• If you have filed your taxes more than a month ago, use the IRS Data Retrieval Tool. This pulls all the information from your tax return into the FAFSA form and makes the process easier.
• * Note: if you have problems filling out the application or are confused, save your application and consult your tax advisor. You will be able to log back in to continue the application process.
• The FAFSA includes the option of choosing the Colleges/Universities that you want the report sent.
• Once you have completed the form, you will receive a Student Aid Report (SAR) which will include EFC (Expected Family Contribution). This is the information the College/University will use to determine your eligibility. (Many Colleges/University offer Work Study Programs as well).
There are many other programs available, be sure to do your research. Be careful of scams on the internet that charge fees for applying for scholarships and/ or grants. Before filing out any forms on the web, check legitimacy.
Applying for College--The Process
In this section, I hope to give you a general idea of what to expect and some general requirements.
Depending on the College/University, you may need to provide several documents.
Although requirements vary from school to school, here is a general list to give you an idea of what you may need:
• Proof of High School Diploma or GED
• High School Transcripts
• Immunization Records
• If you applied for Financial Aid, you may need to check with the Financial Aid Department to see if they need further documents from you in regards to income. Example W-2, bank records etc.
• Proof of Residency (often in-state student receive a discount on costs in comparison to an out-of-state student)
• Proof of Citizenship, or Green Card, or Student Visa
• Application Fee (varies $20 and up)
Often, the next step is to take a Placement Test. A Placement Test evaluates several aspects of what you know or don't know including reading comprehension as well as math. The average Placement Test takes less than an hour and helps the College determine where you place and need to begin your educational journey-- example: Elementary Math versus Calculus.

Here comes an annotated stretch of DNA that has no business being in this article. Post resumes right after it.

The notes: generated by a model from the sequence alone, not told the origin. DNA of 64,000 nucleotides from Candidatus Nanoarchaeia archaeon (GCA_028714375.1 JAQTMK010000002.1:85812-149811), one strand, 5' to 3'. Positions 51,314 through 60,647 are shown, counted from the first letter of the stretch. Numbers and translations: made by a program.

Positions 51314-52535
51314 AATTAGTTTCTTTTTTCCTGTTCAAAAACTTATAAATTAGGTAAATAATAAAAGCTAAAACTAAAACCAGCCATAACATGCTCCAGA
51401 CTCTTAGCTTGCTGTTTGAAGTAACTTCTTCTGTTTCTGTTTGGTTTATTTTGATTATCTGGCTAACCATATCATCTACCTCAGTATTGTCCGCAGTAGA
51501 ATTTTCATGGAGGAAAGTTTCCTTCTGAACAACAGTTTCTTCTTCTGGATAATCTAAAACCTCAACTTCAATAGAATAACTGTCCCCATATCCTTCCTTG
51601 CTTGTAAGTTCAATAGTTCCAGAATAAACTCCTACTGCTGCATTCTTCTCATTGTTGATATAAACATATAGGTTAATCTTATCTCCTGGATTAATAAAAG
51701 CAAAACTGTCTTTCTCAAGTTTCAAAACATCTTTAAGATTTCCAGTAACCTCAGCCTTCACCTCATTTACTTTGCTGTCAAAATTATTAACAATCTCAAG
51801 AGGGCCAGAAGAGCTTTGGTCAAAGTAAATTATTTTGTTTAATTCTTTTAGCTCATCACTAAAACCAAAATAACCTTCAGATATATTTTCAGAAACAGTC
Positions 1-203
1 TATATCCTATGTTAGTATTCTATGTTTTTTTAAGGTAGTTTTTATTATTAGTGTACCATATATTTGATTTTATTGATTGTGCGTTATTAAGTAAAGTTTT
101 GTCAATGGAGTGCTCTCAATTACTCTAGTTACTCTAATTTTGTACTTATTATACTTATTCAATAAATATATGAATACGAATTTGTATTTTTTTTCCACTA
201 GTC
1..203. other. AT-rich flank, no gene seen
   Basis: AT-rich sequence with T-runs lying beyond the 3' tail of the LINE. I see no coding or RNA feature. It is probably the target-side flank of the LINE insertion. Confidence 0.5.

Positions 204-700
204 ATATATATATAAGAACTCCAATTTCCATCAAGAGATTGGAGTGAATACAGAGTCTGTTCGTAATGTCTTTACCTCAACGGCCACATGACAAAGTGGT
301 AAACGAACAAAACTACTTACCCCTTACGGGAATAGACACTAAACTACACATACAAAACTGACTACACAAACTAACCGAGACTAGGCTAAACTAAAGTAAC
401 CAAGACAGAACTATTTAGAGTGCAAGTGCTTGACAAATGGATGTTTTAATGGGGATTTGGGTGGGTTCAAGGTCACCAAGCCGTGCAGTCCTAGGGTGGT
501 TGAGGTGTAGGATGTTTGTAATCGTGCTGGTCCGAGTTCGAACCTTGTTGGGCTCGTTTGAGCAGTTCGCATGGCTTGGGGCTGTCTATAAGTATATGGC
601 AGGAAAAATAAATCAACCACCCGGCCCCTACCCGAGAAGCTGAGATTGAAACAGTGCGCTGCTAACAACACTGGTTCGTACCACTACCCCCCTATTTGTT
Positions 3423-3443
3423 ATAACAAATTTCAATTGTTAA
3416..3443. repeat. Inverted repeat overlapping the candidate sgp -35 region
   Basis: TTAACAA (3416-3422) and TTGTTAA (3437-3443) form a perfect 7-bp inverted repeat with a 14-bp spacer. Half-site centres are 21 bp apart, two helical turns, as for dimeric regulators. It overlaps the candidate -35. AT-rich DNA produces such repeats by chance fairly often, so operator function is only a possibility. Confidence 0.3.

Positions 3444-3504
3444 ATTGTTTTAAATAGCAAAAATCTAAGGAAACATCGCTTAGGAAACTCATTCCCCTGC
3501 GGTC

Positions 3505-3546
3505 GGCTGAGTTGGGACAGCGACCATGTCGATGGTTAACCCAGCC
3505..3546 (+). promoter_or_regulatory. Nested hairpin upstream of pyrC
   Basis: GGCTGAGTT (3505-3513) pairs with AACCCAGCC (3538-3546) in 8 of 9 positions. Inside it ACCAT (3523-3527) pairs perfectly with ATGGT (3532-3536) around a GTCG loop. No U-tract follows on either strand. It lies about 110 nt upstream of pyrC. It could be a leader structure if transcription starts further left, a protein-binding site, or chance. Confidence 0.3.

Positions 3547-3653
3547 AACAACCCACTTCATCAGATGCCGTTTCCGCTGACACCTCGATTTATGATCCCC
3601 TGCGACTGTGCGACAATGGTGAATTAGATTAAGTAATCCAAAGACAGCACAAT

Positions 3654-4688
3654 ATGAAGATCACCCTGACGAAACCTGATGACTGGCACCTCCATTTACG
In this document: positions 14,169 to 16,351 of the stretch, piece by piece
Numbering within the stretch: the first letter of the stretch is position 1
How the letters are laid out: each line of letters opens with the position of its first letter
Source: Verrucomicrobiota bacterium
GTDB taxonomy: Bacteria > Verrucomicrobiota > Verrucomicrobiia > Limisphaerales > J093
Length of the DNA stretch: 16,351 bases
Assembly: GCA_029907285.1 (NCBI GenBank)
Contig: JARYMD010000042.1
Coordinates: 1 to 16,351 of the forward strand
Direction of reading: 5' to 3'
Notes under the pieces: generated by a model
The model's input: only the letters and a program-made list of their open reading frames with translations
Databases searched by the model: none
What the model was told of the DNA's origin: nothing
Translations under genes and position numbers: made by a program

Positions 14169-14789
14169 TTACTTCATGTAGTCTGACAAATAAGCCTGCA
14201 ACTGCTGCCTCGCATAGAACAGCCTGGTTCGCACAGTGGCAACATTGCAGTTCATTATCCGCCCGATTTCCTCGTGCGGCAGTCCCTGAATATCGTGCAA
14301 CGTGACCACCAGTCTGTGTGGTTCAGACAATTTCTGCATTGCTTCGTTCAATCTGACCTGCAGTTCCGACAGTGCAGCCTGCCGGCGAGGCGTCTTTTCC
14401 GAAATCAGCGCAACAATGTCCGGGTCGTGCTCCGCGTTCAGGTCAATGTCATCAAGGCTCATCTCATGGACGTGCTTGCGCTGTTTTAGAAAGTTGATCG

If you have some experience in your field and you may want participate in APL (Assessment of Prior Learning) program. With this program, you can earn college credits for experience and some of your required courses may be waived. This can save you money and help you earn your degree faster. Check with your College/University for further information.
The next step is speaking with an Academic Adviser which your school will assign to you. They will help you plan out your educational goals, go through your Plan of Study, and help you register for classes.
If this is your first semester back to school, don't rush yourself or bite off more than you can chew. Start off by registering for just one or two classes. After your first semester you will have a better idea of what to expect from your Professors and a better understanding of what you can actually handle.

Free Online Classes
If you are unsure of whether or not you are ready to go back to school, you might want to consider taking a free online class from reputable Colleges and Universities. On the right are links to absolutely free online classes from extremely reputable schools.
• edX started classes Fall 2012 and is a joint partnership with Harvard and MIT
• Coursera is partnered with Princeton University, Stanford University, University of Michigan, and University of Pennsylvania
• Udacity has classes taught buy world renowned Instructors from reputable Universities
Many offer a certificate after the successful completion of the class. Be sure to check out those websites for more information.
Final Thoughts
Balancing a family, job, and other obligations, as well as going back to school can be a huge challenge. But you can do this!! You are investing in your / your family's future.
While in school, here are a few tips to help you succeed:
• DO NOT overwhelm yourself and take things slow in the beginning.
• DO NOT Procrastinate (try to get assignments done when they are assigned, just in case something comes up later in week at least you won't fall behind)
• DO NOT Give Up (everything worth having takes time and patience)
• DO practice/study lessons a little each day. (It will help you from becoming overwhelmed and stressed, and you won't have to CRAM so hard before tests, midterms, and finals)
• DO use all resources available you. Example: Tutoring Centers, Internet, School Forums and/or Discussion Boards, your Professors, Advisers, and Fellow Classmates to help you succeed. You are not alone.
• DO make time to relax, have fun, and be sure to get plenty of rest when you can. You don't want to burn yourself out!!!